The first two lines of WrapperClass::FunctionToCall are actually part of Microsoft's implementation of this type of interop, all I did was customize it to use the same class names as I was working with. To be truly honest, I'm unsure exactly what they're accomplishing there, but it does seem to work (in their example solution at least). –  Brutick Nov 30 '11 at 20:38
    
Ah I see what you mean. Currently though, I can't for the life of me figure out why CPPCLIProject is not creating a .lib file for me to link on! I've tried a few different ways of forcing the .lib file out but it just doesn't seem to want to create one for me :( –  Brutick Dec 1 '11 at 14:58
    
Ah! I've figured out that the issue was that I was trying to link on the .lib file for CPPCLIProject which isn't supposed to be generated. The solution is as described above, all dlls must be in the same folder as the MFC application! Thanks Andy :) –  Brutick Dec 1 '11 at 17:12
    
@Brutick you're welcome :) –  Andy Dec 2 '11 at 12:11

Your best bet is to

  • run under a debugger (add the additional DLLs with debug information to the debug session)
  • enable break on all (first-chance) exceptions
  • trace/assert all HRESULT codes
  • in general try to catch
    • C++ exceptions (try/catch...)
    • Windows Structured Exceptions (IIRC _try/_catch, but see MSDN)

The idea is to convert the 'unkown exception' into 'known exception'.

Normally speaking there is no need to host the CLR part out of process. This is what a mixed-mode DLL is about. Then again, if this is legacy code, you might be running into complicated mixes of runtime dependencies that, shall we say, could clash.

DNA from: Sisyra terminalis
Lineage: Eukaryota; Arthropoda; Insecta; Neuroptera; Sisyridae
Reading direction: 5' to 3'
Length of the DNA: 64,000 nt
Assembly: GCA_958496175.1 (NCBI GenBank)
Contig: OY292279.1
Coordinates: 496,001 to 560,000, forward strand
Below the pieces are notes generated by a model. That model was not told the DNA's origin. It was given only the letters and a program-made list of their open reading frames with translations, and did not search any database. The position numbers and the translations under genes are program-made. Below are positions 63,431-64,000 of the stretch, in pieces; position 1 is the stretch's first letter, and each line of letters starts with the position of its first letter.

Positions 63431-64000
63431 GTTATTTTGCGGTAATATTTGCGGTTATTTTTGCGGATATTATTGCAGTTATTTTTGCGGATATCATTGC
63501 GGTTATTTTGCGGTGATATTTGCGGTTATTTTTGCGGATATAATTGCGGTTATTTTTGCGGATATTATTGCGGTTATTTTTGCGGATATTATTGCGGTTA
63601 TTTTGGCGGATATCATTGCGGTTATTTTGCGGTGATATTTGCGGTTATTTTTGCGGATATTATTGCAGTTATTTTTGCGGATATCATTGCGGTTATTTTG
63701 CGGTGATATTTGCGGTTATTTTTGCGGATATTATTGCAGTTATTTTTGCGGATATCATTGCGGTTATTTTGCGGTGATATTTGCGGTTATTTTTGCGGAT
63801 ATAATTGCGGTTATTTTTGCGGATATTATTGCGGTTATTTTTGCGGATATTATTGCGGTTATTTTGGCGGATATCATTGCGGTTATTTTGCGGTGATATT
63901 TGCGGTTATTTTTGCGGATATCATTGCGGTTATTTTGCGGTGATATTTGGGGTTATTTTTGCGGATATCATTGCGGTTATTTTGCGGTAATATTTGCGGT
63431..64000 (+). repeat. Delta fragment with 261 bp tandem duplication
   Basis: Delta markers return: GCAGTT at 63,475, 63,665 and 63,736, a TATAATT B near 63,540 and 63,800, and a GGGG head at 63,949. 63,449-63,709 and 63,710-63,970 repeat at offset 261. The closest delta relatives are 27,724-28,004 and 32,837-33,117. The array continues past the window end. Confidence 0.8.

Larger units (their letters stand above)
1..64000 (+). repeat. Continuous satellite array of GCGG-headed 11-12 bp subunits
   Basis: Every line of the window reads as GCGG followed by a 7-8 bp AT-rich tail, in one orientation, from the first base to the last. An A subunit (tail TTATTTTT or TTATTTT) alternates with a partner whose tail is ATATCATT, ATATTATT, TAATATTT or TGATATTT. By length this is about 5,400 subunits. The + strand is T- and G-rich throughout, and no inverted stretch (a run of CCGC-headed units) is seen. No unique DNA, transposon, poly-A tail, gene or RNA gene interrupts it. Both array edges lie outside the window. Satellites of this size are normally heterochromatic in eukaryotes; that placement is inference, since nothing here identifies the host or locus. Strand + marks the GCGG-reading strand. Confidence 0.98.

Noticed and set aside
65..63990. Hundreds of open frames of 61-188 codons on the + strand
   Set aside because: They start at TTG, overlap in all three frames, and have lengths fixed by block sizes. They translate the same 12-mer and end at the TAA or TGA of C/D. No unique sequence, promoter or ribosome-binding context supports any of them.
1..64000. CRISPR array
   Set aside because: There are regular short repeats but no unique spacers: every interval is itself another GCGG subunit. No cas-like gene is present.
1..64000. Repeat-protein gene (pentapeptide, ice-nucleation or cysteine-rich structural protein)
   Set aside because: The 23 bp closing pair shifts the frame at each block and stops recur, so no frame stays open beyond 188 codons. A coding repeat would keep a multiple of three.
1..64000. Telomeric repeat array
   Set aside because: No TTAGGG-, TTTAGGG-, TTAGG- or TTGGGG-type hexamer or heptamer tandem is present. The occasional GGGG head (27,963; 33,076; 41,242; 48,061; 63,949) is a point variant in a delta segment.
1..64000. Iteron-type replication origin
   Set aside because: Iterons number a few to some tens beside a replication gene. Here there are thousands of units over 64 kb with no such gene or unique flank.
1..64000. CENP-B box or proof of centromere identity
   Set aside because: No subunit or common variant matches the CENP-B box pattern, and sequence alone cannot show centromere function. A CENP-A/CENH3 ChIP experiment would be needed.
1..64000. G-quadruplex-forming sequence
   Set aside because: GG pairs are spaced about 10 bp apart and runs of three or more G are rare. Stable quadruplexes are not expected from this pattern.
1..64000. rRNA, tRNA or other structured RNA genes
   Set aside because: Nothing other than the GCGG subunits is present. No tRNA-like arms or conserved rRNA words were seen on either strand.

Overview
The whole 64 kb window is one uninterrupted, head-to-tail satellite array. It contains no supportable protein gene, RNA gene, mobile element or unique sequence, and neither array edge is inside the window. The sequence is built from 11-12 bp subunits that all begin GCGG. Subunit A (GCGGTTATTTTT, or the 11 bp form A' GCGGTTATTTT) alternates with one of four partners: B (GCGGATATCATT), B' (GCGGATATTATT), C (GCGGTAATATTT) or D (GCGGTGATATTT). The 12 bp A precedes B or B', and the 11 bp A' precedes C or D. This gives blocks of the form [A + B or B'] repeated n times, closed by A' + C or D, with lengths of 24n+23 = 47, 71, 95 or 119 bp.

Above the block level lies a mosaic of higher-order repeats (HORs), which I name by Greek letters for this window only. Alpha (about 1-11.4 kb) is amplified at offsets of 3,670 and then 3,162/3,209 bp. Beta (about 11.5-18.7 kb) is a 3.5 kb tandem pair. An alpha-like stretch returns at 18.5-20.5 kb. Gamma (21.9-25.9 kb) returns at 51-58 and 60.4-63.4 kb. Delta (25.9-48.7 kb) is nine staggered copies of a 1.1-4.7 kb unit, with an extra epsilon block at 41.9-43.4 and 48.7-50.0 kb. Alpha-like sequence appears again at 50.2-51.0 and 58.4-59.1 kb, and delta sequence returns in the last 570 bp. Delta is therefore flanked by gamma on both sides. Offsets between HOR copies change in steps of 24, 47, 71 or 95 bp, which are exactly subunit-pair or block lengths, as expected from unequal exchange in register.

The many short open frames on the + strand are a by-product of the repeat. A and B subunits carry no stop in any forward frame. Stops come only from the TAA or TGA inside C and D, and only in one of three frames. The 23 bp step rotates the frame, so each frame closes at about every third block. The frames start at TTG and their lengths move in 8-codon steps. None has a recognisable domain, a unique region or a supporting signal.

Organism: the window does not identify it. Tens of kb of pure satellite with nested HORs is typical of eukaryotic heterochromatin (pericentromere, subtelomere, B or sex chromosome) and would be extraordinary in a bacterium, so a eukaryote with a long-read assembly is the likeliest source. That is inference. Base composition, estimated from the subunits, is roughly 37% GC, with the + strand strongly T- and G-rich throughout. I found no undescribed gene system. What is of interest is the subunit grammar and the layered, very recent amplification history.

Further thoughts:

If I understand correctly, you have the option to recompile all sources (just not touch the legacy codebase?). If so, make sure all code is compiled against the same version (think Service Packs) and type (think Static vs Dynamic/Multithread/Debug) of the runtime libraries.

While you are checking additional pathways, keep an eye on potentially conflicting dependencies on

  • ATL server libs
  • MFC libs (again static vs dynamic/Multithread/Debug flavours).
share|improve this answer
    
I tried to rebuild the MFC/Win32 application and apparently, it got worse. Now it won't even load in the MFC DLL as it used to, but it will load the version of the MFC DLL before I made any changes to it. :( –  Brutick Nov 30 '11 at 20:36
    
It appears that, after further digging into the source code for the application, the application attempts to run a LoadLibrary() on the MFC DLL which ends up returning NULL. Are there any possible explanations as to why this is happening only with my newer version of the MFC DLL and not the older (untouched) one? –  Brutick Nov 30 '11 at 20:44
    
Yes, certainly. Chances are you are running one of the MFC versions that link to msvcrt*.dll that must be loaded/initialized via manifests. This is tough business - to remember it anyways. You should be able to find your way out googling that (MSVCRT + manifest + name of your runtime (e.g. vcredist2008 etc)) and learn more about Side-By-Side cache and SxS version Policies than you ever wanted to know. –  sehe Nov 30 '11 at 21:04
    
PS. See also Potential Errors Passing CRT Objects Across DLL Boundaries. I still think the only sane way out is to link all components to exactly the same versions of any shared libraries (and link none statically). If that fails, you could always use a process boundary as a firewall - as long as you make sure you only marshall using COM+ or .NET Remoting, and refrain from any non-Win32 Interprocess business (i.e. no shared memory mapping or other tricks that may blow your cover) –  sehe Nov 30 '11 at 21:07
1  
@Brutick: Re: apparently it got worse: nope, fail early and fail loudly is way better than silently corrupt your core business! –  sehe Nov 30 '11 at 21:09